My Dad's advice worked, I did get my ass kicked, but I did bust up a bully's nose pretty badly, and I no longer got bullied much from that day forward.

I just wish my Dad did not let my mother cooperate with the School system in making me a docile victim several years earlier.

14 comments:

Anonymous said...

I got in a bus fight in 10th grade. Bully picked on me, I punched him in the nose as hard as I could.

Girls on the bus loved it. =)

RP-in-TX said...

Great post! I think that how our parents teach us to deal with bullies and aggression as kids has a huge effect on our personal relationships as adults. Zero tolerence policies are destroying a generation of young men.

In 4th grade one kid would hit me in the back of the head and then run off after school every day. This went on for a month until my mother saw it happen and told my dad. He asked me why I hadn't fought back. I told him I was afraid I would get in trouble. He then said this:

"You had better be more afraid of me. If he does it again and you don't fight back, I'll whip your butt as soon as you get home. You don't worry about what the school does."

The next day the kid hit me again, and I chased him down a walloped him. A teacher pulled me off and I went to the principals office, but my mom told them the whole story and they let me off. When I got home my dad said "You did good boy".

I've always remembered that. I got in dozens of fights through the rest of my school years and lost far more than I won, but I never got in trouble at home and I never again got bullied at school.

Carl Sagan said...

Interesting story.

My experience was totally the opposite and I think it boils down to 3 reasons:

1) I had an older brother (no sisters). My parents let us fight. These weren't minor fights. They got quite vicious at certain points.

2) I played all of the rough sports growing up (ice hockey and lacrosse). I mean we were going out there looking to hurt guys half the time. I was (and still am) very athletic.

3) When I was 13 I got into my first fist fight at school. I one punched a guy in the face. This guy was the supposed "tough guy" in school (mainly because of his physical size). After this one punch I became a HERO. People thought I was amazing. I never, EVER worried about being bullied or getting into fights throughout high school. I had built some kind of reputation. People thought I was a guy you didn't want to fuck with. As for the bully? He was quite socially awkward and so became an outcast during high school. I still talked to him on occasion and we were on good terms.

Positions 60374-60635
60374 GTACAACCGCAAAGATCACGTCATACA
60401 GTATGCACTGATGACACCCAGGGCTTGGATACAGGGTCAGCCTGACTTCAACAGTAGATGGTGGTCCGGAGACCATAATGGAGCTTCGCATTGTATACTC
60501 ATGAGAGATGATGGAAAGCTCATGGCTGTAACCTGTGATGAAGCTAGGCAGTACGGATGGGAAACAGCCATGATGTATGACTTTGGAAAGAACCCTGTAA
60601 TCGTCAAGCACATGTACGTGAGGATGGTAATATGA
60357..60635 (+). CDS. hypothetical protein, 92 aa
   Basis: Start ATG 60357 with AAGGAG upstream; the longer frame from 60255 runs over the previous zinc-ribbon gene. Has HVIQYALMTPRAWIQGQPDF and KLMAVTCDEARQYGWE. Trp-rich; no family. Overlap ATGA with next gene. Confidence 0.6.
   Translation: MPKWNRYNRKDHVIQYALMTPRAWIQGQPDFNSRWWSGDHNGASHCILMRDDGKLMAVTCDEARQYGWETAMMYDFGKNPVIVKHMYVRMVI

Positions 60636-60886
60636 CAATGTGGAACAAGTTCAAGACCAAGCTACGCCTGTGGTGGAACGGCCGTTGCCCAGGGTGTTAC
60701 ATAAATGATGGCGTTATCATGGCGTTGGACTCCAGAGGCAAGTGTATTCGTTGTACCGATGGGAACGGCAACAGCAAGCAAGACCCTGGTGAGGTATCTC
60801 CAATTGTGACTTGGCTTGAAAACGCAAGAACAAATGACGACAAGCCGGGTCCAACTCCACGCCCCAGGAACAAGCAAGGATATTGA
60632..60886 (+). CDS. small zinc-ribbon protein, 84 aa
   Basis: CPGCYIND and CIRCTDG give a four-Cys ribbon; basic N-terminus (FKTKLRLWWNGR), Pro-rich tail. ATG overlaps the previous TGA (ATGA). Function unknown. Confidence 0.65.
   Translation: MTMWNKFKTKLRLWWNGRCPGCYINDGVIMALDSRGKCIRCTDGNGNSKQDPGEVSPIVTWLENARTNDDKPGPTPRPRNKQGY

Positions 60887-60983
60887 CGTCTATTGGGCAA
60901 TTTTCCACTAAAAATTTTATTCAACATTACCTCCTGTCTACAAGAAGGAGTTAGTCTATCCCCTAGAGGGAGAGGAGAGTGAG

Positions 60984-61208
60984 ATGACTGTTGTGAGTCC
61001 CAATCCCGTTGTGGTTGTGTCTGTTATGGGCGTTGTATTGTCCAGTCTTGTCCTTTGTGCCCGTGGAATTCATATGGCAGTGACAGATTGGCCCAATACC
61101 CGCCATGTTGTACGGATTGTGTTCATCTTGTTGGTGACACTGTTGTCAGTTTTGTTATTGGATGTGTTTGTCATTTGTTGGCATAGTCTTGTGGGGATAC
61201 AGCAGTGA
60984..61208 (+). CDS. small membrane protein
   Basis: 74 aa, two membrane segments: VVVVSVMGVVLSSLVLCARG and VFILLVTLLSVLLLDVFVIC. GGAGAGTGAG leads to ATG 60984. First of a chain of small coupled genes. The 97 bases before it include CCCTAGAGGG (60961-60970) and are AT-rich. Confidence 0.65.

John Smith said...

first time i came home with a split lip, my dad looked at me and quietly asked me out of earshot from my mom, "did you win?"
"Yeah. I hit him a lot."
"Good."

RP-in-TX said...

Funny how in the post and almost every single comment our dads told us to fight back. That tells a lot. Damn, guys who get raised by single mothers must really get shafted.

MarkyMark said...

HL,

Sadly, I can relate to your childhood, because I didn't stand up for myself like I should have. I didn't get the balls to do it till I reached adulthood, either. I just didn't have the courage.

In Navy boot camp though, I began to find my courage. I remember going through fire fighting training; every sailor has to take it, because on ship, the crew IS the fire department! Anyway, I found myself on #1 nozzle for our drill. We were to put out diesel fuel fire; they were going to torch 300 gallons of the stuff, and we were to put it out. Being one of the nozzlemen, I was going to be right there on top of it. My legs were shaking; I mean, my knees were LITERALLY knocking! It was so bad that I had some guys behind me offer to take my place.

I refused though. It wasn't because I wanted to do it; I didn't. It was because I knew that, sooner or later, I had to face my fears; sooner or later, I had to find my courage. I think that, in that moment, I instinctively knew that this was now or never for me; I knew that, if I didn't face down my fears then, I never would. Though it took me a while longer to really find some backbone, that day @ firefighting school was my first step to personal growth and empowerment.

Finally, in my early 20s, I decided to do something about standing up to bullies, so I studied Tae Kwon Do; I figured that, with my long, strong powerful legs (thanks to years of skating & biking), the style would be a natural for me. The thing is this: once I learned how to take care of myself, I no longer HAD to...